I’m on a bit of a political tear this morning, so if you’re feeling mellow or need to be apathetic, I’d suggest you tune back in tomorrow, when I hope to have worked through this fury. But if you’re pissy and ready to roar, read on.

Last night, I heard – as part of the Cecil College Speakers Series – a great presentation by Ray Winbush. He was talking about the systemic racism in America – how to be racist you have to be part of the white supremacy that operates here. He was also pointing out the ways that racism pervades society – see this month’s Vogue cover. Dr. Winbush was clear to say that not all white people are racists; but he did make the clear point that we all live in a racist system. I walked out of that talk thinking – finally, someone speaks the truth and articulates what I’ve always known. Now I can fight against it.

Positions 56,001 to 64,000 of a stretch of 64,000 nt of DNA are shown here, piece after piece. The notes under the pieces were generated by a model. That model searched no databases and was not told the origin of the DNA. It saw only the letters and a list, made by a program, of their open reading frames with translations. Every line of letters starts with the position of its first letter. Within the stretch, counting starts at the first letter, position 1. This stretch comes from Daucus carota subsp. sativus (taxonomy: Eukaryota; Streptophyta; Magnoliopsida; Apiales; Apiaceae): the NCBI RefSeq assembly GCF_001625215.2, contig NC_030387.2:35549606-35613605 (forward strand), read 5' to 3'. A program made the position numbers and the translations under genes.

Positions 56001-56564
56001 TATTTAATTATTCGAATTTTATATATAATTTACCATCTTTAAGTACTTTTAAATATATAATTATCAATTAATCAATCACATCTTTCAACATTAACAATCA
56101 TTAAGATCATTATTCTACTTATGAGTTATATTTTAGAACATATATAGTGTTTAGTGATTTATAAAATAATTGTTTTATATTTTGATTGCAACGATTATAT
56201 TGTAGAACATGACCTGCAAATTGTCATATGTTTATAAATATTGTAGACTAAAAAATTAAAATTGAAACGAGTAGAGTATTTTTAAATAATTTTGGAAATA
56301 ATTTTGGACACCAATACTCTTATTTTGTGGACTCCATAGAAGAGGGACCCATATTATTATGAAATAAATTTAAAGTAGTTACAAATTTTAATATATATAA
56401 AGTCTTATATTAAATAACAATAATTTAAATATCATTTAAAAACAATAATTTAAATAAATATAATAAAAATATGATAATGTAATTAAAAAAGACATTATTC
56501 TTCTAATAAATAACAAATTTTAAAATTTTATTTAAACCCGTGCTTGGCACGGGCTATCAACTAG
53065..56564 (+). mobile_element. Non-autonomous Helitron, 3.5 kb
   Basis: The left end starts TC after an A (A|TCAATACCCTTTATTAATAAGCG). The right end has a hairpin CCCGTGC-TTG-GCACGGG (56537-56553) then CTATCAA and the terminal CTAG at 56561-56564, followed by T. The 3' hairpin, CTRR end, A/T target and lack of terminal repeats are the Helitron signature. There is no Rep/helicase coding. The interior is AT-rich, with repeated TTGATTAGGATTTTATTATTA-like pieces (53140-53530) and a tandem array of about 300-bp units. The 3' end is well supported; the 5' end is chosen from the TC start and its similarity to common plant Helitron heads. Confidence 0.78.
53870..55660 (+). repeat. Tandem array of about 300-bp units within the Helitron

Then, Leslie at Work-In-Progress pointed out the huge disparity between male and female Pulitzer winners, as did Francine Prose did a few years ago in Harper’s.

And then, I looked up statistics on the Congo, as Winbush suggested last night. More people have died in that conflict than in any war since World War II. Check out this video by Alexander

My point is mentioning these things is not to say that any of us can fix all of these problems. But we can try, and we can know about these things, and we can speak about them. Sometimes bearing witness is all we have, and sometimes it is enough because it has to be.

As a writer and a teacher, I believe it is my job to show these things for what they are – injustice, prejudice, genocide, apathy – and I hope you will do the same.